373346 Engineers at Play: Utilization of Games As Teaching Tools for Undergraduate Engineering Students

Wednesday, November 19, 2014: 4:39 PM
M105 (Marriott Marquis Atlanta)
Cheryl A. Bodnar1, Daniel D. Burkey2, Joshua A. Enszer3 and Daniel Anastasio2, (1)Engineering Education Research Center, University of Pittsburgh, Pittsburgh, PA, (2)Chemical and Biomolecular Engineering, University of Connecticut, Storrs, CT, (3)Chemical, Biochemical, & Environmental Engineering, University of Maryland Baltimore County, Baltimore, MD

Students currently entering into our universities have not known a time when there were no computers or internet.  These students have high expectations for their education and may not respond strongly to instruction that they do not perceive as appealing.  Games and gamification are one pedagogical tool that can be used to help engage these students in a classroom environment.  Games can incorporate many aspects of active learning, such as teamwork, immediate feedback, and simulation of different scenarios. As such, games in the classroom or gamified aspects of classes can cater directly to the preferences of these students, which can help them be more engaged in their learning process. A significant open question is whether games in an educational context can meaningfully improve student learning in addition to the apparent benefit to engagement, and if so, how can this gain in learning be quantitatively measured.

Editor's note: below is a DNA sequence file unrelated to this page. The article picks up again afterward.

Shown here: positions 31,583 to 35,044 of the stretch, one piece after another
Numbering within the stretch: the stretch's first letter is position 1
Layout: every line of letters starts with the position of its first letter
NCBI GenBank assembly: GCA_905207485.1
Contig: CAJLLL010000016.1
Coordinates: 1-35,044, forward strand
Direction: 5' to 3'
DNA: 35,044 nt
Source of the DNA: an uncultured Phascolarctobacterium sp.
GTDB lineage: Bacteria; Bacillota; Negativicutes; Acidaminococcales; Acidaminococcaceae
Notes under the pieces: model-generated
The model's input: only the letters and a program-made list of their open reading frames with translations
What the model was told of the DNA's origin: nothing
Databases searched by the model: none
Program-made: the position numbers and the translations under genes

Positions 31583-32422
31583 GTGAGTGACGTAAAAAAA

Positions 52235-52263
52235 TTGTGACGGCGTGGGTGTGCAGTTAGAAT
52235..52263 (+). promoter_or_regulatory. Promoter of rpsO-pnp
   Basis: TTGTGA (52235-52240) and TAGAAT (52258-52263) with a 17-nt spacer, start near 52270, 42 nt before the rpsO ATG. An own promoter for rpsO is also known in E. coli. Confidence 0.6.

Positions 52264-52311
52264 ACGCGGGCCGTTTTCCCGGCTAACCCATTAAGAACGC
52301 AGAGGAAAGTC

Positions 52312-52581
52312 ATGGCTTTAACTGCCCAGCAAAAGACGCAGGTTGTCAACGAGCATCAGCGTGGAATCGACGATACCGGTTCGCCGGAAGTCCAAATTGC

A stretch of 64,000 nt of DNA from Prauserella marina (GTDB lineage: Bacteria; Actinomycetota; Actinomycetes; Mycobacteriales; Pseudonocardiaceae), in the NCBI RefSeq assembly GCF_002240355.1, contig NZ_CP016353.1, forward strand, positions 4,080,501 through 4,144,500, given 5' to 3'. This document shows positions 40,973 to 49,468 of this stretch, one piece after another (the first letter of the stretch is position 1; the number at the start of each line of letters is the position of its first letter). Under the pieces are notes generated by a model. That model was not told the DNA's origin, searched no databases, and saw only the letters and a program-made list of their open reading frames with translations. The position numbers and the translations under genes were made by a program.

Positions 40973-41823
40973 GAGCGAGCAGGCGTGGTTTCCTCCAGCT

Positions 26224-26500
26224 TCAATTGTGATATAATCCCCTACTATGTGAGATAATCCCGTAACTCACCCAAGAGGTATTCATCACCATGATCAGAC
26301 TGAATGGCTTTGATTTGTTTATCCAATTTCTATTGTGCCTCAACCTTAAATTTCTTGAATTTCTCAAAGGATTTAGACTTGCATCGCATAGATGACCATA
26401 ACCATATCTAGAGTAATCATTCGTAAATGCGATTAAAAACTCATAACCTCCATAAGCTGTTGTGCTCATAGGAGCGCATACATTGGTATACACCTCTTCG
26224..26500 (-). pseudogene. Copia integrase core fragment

Two of the three presenters of this submission met as a direct result of the Chemical Engineering Summer School (specifically the poster session) at UMaine in Orono, in the summer of 2012, and expanded to include the third when presenting their work on games and gamification in the chemical engineering curriculum at the AIChE conference in Pittsburgh in 2012. Since that time, they have all experimented with different types of games and gamified aspects within their classrooms at their respective institutions spanning across all levels of the curriculum. This presentation will present the challenges, lessons learned, and provide ideas for faculty who are interested in introducing games or gamification into their classes. Since meeting nearly two years ago, the presenters have collaborated to write a comprehensive review on games in engineering education, which is currently under review at the Journal of Engineering Education.

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